I’ve watched beta testers sail up and down the river outside of Tursh. I’ve seen the AI using water pathing to move an NPC driven boat (e.g. pirates) displayed to me by the programmer working on it. Under no circumstances are they going anywhere but into this game by launch (and not just by launch, but people will be sailing them between continents and through archipelagos in the next phase of beta).

Lastly, flying mounts are something we plan to do for sure after launch, but may possibly get in before launch, but no promises. I have been crystal clear about managing these expectations on our message boards and elsewhere. To what end would you lump in a possible feature with something we’ve committed to, like player owned ships?

You exhibit a fundamental misunderstanding here between implementing a system and then later tweaking it based on feedback from beta and completely starting from scratch and throwing out everything that existed before. It seems as if there is no in-between for you, that a system is either implemented perfectly the first time or if that fails, a completely new system must be created from scratch to replace the old. This is patently false.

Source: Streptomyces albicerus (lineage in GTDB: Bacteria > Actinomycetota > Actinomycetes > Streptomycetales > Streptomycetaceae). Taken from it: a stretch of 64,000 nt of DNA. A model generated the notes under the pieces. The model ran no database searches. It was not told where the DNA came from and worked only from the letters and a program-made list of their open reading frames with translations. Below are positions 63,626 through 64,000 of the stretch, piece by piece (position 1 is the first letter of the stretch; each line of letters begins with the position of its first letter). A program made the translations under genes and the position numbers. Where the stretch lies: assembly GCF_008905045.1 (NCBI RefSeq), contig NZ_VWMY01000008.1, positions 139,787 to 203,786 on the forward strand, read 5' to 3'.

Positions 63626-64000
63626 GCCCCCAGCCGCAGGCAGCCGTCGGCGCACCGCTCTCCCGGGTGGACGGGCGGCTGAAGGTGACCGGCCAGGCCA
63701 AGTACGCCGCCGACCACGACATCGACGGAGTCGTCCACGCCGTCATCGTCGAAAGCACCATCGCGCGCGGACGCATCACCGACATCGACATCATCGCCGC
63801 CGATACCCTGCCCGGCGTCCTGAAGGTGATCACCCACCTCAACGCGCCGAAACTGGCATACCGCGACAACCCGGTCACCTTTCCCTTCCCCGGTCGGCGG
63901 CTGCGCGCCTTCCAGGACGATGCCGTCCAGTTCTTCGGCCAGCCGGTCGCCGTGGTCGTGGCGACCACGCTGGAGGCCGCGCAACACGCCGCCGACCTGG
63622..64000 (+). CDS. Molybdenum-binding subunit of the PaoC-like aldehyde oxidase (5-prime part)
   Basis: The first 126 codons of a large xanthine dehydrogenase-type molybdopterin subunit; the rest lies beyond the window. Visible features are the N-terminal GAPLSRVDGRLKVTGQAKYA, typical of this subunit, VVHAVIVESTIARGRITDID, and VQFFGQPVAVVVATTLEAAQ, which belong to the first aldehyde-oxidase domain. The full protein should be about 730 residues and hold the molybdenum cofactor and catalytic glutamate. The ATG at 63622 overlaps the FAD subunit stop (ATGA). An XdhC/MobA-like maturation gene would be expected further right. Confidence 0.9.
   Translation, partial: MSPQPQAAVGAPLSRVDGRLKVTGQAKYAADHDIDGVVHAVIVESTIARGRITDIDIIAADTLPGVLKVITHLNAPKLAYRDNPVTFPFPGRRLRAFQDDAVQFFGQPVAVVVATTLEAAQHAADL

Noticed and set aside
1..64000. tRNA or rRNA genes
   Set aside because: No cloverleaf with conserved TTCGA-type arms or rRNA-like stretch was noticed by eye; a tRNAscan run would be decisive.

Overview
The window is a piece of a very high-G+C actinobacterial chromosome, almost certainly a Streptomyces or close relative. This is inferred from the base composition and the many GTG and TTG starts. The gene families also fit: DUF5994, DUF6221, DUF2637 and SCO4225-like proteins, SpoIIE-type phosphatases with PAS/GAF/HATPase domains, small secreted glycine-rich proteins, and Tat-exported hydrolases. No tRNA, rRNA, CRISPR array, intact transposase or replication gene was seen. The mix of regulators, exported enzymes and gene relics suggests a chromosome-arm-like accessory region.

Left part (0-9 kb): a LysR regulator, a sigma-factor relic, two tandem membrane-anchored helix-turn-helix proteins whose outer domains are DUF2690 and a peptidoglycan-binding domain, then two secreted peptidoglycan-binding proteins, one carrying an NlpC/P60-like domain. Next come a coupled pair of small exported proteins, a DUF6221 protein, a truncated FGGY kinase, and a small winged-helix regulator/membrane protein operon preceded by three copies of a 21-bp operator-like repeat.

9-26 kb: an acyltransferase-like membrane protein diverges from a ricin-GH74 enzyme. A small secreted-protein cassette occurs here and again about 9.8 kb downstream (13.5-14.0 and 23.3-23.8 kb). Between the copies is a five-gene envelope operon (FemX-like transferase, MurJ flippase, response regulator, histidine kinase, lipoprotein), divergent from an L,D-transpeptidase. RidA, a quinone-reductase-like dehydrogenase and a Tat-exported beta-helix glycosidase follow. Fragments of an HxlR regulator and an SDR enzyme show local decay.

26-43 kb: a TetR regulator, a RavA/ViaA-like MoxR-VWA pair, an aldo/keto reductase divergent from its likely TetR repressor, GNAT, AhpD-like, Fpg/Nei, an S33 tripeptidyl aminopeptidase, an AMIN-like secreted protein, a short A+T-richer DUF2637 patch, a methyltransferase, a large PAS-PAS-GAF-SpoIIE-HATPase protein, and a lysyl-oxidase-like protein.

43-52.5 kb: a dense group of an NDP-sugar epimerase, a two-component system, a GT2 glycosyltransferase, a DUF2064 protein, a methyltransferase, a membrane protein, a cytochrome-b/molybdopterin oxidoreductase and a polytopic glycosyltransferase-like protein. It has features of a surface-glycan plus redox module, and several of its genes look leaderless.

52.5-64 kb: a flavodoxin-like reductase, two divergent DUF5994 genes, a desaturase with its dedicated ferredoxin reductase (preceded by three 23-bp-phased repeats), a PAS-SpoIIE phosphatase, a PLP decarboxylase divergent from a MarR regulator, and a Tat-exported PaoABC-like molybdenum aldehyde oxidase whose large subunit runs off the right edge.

The tweaks we are doing to balance, to make combat more proactive yet still reactive when it needs to be, the adjusting of formulas and experience curves, making sure casual content is viable, etc. are simply that: tweaks. And not all of them unexpected — much of the data we needed to make these more final decisions could only be gained through beta testing. MMOGs are so complex, with so many variables interacting with each other, that until you have at least hundreds of people using multiple systems at the same time, you cannot simulate much of the feedback you really need (despite attempts to use automation, bots, etc. to help with some of these issues). Others still require thousands and a full server/world/shard.